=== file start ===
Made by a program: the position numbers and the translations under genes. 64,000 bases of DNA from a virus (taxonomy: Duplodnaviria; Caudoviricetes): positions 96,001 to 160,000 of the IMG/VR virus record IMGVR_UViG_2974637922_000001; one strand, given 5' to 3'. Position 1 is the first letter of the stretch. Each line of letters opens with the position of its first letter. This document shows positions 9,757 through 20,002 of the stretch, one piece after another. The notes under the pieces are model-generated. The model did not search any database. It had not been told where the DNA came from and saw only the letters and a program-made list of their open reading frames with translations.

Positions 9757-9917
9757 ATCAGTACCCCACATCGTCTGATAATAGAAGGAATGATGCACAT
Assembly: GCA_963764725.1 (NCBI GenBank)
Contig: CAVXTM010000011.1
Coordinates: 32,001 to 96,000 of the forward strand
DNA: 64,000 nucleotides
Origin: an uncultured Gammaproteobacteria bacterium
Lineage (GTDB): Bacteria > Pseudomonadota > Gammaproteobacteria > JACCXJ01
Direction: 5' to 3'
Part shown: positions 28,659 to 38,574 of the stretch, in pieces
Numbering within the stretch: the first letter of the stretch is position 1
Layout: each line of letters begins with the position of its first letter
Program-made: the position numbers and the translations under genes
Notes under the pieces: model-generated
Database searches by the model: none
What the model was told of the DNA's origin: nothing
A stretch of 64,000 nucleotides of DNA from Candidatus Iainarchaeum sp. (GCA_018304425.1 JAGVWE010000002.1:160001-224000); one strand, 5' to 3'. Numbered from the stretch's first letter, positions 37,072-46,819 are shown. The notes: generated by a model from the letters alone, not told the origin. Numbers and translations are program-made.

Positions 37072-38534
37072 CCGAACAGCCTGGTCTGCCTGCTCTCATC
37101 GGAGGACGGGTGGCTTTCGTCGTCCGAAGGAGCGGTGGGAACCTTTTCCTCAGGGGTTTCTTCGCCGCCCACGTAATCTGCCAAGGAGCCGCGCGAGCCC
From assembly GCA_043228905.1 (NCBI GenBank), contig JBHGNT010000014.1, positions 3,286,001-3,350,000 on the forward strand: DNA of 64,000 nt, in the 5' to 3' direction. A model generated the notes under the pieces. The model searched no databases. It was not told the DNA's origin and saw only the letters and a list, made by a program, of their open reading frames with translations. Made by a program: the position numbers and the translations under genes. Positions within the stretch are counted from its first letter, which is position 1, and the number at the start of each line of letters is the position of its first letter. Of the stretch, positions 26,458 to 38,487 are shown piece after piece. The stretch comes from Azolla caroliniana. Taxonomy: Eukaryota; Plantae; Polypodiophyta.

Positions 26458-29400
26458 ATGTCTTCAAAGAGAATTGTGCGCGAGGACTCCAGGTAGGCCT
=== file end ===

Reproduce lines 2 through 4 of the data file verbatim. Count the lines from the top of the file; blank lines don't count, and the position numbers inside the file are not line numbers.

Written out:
Positions 9757-9917
9757 ATCAGTACCCCACATCGTCTGATAATAGAAGGAATGATGCACAT
Assembly: GCA_963764725.1 (NCBI GenBank)